Pakistan army has failed to rein in radicals in the country's restive tribal belt and Islamic clerics throughout the region continue to give 'jehadi' sermons asking people to live by the Islamic Sharia.
In Wana, the capital of the South Waziristan tribal agency, extremists recently used dynamite to blow up a radio station for playing music. If these radicals sound like Pakistan's equivalent of Mullah Mohammed Omar's ousted Taliban regime, the Newsweek magazine says in a report, they are.
The tribal militants call themselves 'Pakistani Taliban,' or members of a newly-coined and loosely knit entity, the Islamic Emirate of Waziristan. They openly recruit young men to fight with the Taliban in Afghanistan and run their own Islamic courts that, on occasion, stage public executions.
The police, the report says, simply stay out of the way. 'Fearing for their lives, no one dares to challenge them,' Newsweek quotes Afrasiab Khattak, former chairman of the independent Human Rights Commission of Pakistan, as saying.
The Pakistani Army has had some success. It killed 180 foreign fighters and captured some 300 foreign-born militants, including Qaeda operatives, in periodic fighting, military spokesman Major General Shaukat Sultan told the magazine. He says some 370 local militants have also been killed. But the Pakistani Army has also paid a high price, losing 350 of its troops.
"There has been some success in hunting down al Qaeda," says retired Pakistani Army Lt Gen Talat Masood, adding: "However, there has only been failure in terms of controlling the local Taliban."
Not only are the Pakistani militants now stronger than ever, the links between the pro-Taliban, ethnic Pashtun tribes in Pakistan and the Afghan Taliban across the border, who are also Pashtuns, have been strengthened, Newsweek says, adding that the resurgence of the Afghan Taliban, who last week briefly captured two district towns in southern Afghanistan, has only increased the morale and muscle of their Pakistani brethren.
"What was a containable problem has spun out of control," Ayaz Amir, a political columnist is quoted as saying.
The invigorated Pakistani militants, it says, have boosted their recruiting of Afghan and local youths studying in madrassas along the mountainous border, and are sending them into Afghanistan to fight. "There is now greater cross-border traffic between Waziristan and Afghanistan than before the Army moved in," adds Amir. And both Waziristan and the border areas of neighboring Baluchistan have become even more hospitable rear bases and haven for Taliban commanders and fighters.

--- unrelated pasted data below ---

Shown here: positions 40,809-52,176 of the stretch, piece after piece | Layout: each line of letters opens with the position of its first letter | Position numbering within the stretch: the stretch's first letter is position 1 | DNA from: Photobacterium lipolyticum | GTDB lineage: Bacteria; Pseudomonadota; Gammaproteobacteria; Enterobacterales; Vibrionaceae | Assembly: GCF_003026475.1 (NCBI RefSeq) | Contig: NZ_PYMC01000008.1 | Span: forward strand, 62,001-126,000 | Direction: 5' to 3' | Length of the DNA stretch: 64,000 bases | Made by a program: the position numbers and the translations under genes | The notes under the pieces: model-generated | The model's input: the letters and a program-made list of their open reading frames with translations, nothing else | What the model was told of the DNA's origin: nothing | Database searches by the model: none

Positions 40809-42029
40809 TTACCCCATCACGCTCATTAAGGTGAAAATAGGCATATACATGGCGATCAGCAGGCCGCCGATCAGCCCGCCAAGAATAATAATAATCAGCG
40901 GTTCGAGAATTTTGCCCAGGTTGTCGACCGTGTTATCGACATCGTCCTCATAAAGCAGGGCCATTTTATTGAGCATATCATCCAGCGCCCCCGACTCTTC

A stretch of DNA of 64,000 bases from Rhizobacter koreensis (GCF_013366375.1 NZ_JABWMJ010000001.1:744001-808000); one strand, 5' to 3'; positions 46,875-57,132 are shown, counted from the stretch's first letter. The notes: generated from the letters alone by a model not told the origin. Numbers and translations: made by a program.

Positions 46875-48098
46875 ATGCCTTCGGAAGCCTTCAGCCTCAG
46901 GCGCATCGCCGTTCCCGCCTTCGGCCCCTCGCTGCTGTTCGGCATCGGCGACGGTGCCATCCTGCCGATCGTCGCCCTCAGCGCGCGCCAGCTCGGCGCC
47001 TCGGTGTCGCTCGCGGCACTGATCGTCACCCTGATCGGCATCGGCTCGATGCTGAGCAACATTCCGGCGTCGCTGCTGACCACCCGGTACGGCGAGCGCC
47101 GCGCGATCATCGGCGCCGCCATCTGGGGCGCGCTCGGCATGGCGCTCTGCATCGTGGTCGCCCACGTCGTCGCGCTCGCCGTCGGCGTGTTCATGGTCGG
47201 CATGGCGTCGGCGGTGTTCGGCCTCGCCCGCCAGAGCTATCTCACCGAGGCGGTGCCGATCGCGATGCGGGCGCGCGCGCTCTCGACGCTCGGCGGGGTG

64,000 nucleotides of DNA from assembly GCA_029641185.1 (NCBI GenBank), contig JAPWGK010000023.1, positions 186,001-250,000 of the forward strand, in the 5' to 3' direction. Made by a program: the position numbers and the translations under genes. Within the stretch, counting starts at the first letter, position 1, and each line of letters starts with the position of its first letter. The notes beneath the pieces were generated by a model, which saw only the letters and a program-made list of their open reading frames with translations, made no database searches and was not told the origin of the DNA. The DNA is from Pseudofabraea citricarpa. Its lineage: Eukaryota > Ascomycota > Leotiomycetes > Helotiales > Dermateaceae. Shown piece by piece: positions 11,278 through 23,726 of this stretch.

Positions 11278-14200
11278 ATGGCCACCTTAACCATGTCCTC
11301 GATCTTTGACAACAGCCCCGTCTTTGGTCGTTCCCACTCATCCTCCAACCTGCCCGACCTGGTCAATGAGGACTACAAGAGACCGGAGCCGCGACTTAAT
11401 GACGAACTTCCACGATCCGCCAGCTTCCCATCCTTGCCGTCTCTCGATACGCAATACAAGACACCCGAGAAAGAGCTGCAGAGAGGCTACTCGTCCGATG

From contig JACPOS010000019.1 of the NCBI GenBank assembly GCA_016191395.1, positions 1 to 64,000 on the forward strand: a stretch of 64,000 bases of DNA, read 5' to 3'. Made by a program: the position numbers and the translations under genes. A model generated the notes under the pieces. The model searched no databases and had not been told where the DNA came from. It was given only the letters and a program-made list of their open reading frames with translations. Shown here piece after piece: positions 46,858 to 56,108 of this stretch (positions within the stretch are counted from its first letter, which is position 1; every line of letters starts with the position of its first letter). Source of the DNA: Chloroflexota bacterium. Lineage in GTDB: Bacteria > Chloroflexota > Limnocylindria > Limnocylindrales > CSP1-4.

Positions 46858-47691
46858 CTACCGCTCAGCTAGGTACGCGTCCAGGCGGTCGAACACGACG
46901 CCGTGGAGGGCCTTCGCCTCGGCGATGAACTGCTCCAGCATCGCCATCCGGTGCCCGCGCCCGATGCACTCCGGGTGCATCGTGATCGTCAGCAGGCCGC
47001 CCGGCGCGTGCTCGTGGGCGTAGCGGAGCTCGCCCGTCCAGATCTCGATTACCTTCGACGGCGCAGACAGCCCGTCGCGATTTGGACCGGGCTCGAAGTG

Before the military moved into the tribal areas, the report says, the militants had been sympathetic with, but not actively committed to, the Afghan Taliban's cause. Now that has changed. "The military's presence has brought no plus for the tribals," General Masood is quoted as saying. "It has made them angrier, dissatisfied, anti-government and actively pro-Taliban."
The Pakistani neo-Taliban force has fought aggressively, Newsweek says, adding that nowadays, no Army convoy can move through Waziristan without an escort of helicopter gunships.
But President Pervez Musharraf, Newsweek says, seems to be in a bind. He has already tried military force, and there are political considerations besides. He does not want to alienate country's pro-Taliban and pro-militant religious parties, the Muttahida Majlis-e-Amal, which he may need in next year's parliamentary elections.
To that end, the report says the government employed MMA leader Fazlur Rehman to negotiate a month-long ceasefire with the militants, which expires at the end of this month. To formalize a peace deal with the militants, the government has organized a 45-man Loya Jirga, or tribal council, consisting of tribal notables, including several MMA leaders, that began meeting in Miramshah last week.
As a price for peace, Newsweek says, the militants are demanding that the government release more than 60 jailed extremist leaders and that the Army dismantle its checkpoints in Waziristan. In a sign of goodwill last week the government dismantled two checkpoints on key regional highways and released 34 militant leaders, it added. Most Pakistanis, the report notes, are skeptical of the proposed peace deal. In the past, similar arrangements broke down because the militants simply failed to honor them.